When my husband and I first started dating, I was one of those hopeless romantic types. You know, the kind that grew up watching Disney movies and rom-coms. Prince Charming, happily ever after, adorable meet-cutes, gigantic, suspenseful, highly emotional grand gestures, perfect lines in the perfect moment, so on, so forth, et cetera.

Ah, that warm fuzzy feeling.

That whole, “oh-my-gosh-that-perfect-guy-is-so-perfect!”. That sense of hope that one day, you might have someone bulldoze through crowds of people at a busy international airport to stop you from getting on that plane so that he can perform a heartbreakingly beautiful soliloquy about why you two belong together. Sigh. I still watch rom-coms. And dang, I still love ’em. But, to be honest, my husband and I rarely do big, romantic gestures. And I used to hold that against him. I’m going to go ahead and put all my cards on the table with this confession: despite this mutual agreement, I used to get all passive-aggressive at my husband dearest about it. For instance, a holiday like Valentine’s Day would come and go, and we wouldn’t do anything because “we” didn’t believe in it. I’d still feel a little shortchanged. I mean, come on. Poor guy. How’s that for unfair?!

I used to be all about the grand gestures.

The big demonstrations of love. The utterly romantic, perfectly crafted moments that take your breath away. It’s funny though, because after almost ten years, and two kids, later, I’ve come to see love and romance in a whole different light. Grand gestures and flowers and chocolates are all well and good, but I’ve recently made a commitment to look out for the little things that happen on a daily basis which show me just what love is.

And when you start looking for these little things—you’ll see love in them. They’re everywhere. Just try it.

Love is in that extra hour of sleep you didn’t even realize he gave you until you woke up feeling that little bit more human. Love is in that secret look and the stifled laughter you exchange with each other when your toddler says or does something hilarious and maybe borderline inappropriate. Love is in the fresh bottle of cold water that magically appears by your bedside lamp every night, because he knows you get thirsty when you get up to nurse the baby every two hours. Love is in the realization that it’s been an entire week and you haven’t washed a single dish because he has just taken care of it. Love is in putting away the laundry your significant other spent time folding, because you know that folding laundry is no easy feat when you have an assistant that’s under three feet tall and considers “folding” to be synonymous with “throwing.” Love is in that moment when you’re in separate rooms trying to get the kids to sleep, and you unexpectedly get butterflies in your stomach because you’re excited that you get to hang out with your best friend soon. It’s in that conversation on the couch in your sweatpants eating Pad Thai out of a box while you exchange stories about things your children did and replay videos of them being adorable even though they’ve only been asleep for five minutes. Love is in those times you irritate each other, and then you realize that being annoyed at each other is really no fun and you miss your buddy, so you suck it up and say you’re sorry. Love is in the empathy he shows when you both know full well that, in this particular instance, you really are just being hormonal and maybe, possibly, mildly irrational. Love is in the effect of that text message he sends telling you he’s coming home early. Love is in the realization that actually, you’re just as excited as your toddler to see him walk through that door at the end of each day. And not just because it means now there are more adults on duty to tackle the troops, but because your person is here and he makes you happy. Love is in his acceptance of your obsessive hygiene standards, and when he uses your designated kitchen sponges in line with The System without making a fuss. Love is in that moment when you’re trying to put your child to sleep, and just can’t anymore, and he comes in and takes over the bouncing, the shushing, the comforting. And you sit on the edge of the bed and just watch him love your baby.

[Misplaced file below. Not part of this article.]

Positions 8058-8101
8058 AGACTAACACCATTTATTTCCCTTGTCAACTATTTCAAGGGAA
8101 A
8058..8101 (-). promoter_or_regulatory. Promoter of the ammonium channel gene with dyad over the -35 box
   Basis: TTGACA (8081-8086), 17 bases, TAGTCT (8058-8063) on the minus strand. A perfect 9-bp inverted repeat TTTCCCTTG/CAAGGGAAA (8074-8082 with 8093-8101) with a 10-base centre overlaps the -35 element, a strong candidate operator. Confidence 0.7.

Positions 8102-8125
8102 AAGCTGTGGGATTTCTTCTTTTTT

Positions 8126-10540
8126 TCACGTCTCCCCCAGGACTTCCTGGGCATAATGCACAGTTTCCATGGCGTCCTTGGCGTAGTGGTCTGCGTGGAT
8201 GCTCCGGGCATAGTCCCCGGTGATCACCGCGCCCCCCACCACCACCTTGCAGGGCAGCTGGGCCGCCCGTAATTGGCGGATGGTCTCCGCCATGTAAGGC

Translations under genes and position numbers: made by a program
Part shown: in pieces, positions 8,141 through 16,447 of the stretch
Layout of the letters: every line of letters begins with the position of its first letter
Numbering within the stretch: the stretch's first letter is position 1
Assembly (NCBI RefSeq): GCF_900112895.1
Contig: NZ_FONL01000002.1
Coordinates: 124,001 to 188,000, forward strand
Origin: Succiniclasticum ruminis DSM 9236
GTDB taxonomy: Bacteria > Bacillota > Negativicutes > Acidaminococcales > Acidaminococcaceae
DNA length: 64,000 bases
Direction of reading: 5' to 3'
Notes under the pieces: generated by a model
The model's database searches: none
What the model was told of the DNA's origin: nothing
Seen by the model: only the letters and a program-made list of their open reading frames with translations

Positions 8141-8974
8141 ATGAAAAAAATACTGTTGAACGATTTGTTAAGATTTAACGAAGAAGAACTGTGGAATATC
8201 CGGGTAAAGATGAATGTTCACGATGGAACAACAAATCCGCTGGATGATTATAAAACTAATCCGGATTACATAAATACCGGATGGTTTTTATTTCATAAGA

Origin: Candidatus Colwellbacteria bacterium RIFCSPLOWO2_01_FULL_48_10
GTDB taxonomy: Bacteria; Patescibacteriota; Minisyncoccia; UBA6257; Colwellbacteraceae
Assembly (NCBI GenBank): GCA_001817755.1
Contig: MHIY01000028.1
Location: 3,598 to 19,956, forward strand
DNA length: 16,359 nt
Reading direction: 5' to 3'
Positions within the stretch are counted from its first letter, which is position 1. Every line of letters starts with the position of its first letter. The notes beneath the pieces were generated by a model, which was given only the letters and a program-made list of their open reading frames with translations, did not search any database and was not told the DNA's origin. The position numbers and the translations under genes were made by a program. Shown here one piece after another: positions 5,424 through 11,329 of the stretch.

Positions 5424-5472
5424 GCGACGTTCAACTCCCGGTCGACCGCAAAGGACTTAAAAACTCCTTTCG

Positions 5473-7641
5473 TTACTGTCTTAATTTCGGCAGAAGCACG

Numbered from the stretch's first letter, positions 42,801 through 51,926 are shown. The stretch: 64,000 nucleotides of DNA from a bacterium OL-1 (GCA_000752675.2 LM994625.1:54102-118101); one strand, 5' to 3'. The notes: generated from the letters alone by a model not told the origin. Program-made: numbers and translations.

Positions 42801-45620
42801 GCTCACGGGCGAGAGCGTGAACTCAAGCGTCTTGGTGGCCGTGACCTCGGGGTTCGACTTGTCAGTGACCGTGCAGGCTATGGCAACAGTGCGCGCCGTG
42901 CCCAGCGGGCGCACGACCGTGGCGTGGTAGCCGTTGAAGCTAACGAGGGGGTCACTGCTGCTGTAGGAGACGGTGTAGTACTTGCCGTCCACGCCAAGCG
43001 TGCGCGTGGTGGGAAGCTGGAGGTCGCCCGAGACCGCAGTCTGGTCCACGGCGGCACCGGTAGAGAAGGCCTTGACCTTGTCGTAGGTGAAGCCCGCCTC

Love isn’t always in the big moments.

In fact, more often than not, it’s in those numerous, seemingly inconsequential, in-between moments that punctuate your day. The moments that are prone to pass you by without you noticing them, because you’re too busy waiting for the string instruments to start playing and the fireworks to shoot into the sky.

So take stock of the moments in your day.

I guarantee you’ll be surprised at the number of things you’ll discover are actually the ways in which you both have been showing each other your love. That love has actually become so ingrained in your life together that it infuses so many of your daily actions and decisions. Things you do that you think are no big deal, but when examined closely, stem from your love for each other. I’d take that over flowers and chocolates any day.